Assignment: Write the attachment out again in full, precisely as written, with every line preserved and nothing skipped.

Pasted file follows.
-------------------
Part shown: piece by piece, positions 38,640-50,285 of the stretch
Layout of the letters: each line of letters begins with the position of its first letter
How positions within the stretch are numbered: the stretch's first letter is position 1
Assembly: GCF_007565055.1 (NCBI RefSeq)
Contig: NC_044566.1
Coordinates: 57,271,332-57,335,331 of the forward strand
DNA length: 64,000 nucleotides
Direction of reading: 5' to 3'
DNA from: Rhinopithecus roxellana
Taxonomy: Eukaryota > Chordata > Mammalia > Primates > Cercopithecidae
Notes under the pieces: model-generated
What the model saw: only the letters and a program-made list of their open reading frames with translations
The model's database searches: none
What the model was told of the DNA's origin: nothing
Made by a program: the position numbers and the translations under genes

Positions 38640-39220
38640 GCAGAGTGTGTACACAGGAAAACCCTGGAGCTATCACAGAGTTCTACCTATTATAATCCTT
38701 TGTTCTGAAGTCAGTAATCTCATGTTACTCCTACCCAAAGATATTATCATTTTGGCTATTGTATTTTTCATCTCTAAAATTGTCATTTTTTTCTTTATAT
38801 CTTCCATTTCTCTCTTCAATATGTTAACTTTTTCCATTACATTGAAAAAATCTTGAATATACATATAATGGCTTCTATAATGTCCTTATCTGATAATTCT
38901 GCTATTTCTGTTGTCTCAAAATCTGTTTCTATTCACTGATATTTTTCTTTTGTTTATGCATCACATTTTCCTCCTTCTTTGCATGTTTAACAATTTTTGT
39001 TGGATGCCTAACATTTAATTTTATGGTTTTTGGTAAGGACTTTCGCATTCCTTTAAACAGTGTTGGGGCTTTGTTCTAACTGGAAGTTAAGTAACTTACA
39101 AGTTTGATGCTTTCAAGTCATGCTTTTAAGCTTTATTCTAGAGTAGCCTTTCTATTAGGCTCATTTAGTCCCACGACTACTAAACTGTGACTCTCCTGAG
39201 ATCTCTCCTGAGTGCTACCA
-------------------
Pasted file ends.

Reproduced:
Part shown: piece by piece, positions 38,640-50,285 of the stretch
Layout of the letters: each line of letters begins with the position of its first letter
How positions within the stretch are numbered: the stretch's first letter is position 1
Assembly: GCF_007565055.1 (NCBI RefSeq)
Contig: NC_044566.1
Coordinates: 57,271,332-57,335,331 of the forward strand
DNA length: 64,000 nucleotides
Direction of reading: 5' to 3'
DNA from: Rhinopithecus roxellana
Taxonomy: Eukaryota > Chordata > Mammalia > Primates > Cercopithecidae
Notes under the pieces: model-generated
What the model saw: only the letters and a program-made list of their open reading frames with translations
The model's database searches: none
What the model was told of the DNA's origin: nothing
Made by a program: the position numbers and the translations under genes

Positions 38640-39220
38640 GCAGAGTGTGTACACAGGAAAACCCTGGAGCTATCACAGAGTTCTACCTATTATAATCCTT
38701 TGTTCTGAAGTCAGTAATCTCATGTTACTCCTACCCAAAGATATTATCATTTTGGCTATTGTATTTTTCATCTCTAAAATTGTCATTTTTTTCTTTATAT
38801 CTTCCATTTCTCTCTTCAATATGTTAACTTTTTCCATTACATTGAAAAAATCTTGAATATACATATAATGGCTTCTATAATGTCCTTATCTGATAATTCT
38901 GCTATTTCTGTTGTCTCAAAATCTGTTTCTATTCACTGATATTTTTCTTTTGTTTATGCATCACATTTTCCTCCTTCTTTGCATGTTTAACAATTTTTGT
39001 TGGATGCCTAACATTTAATTTTATGGTTTTTGGTAAGGACTTTCGCATTCCTTTAAACAGTGTTGGGGCTTTGTTCTAACTGGAAGTTAAGTAACTTACA
39101 AGTTTGATGCTTTCAAGTCATGCTTTTAAGCTTTATTCTAGAGTAGCCTTTCTATTAGGCTCATTTAGTCCCACGACTACTAAACTGTGACTCTCCTGAG
39201 ATCTCTCCTGAGTGCTACCA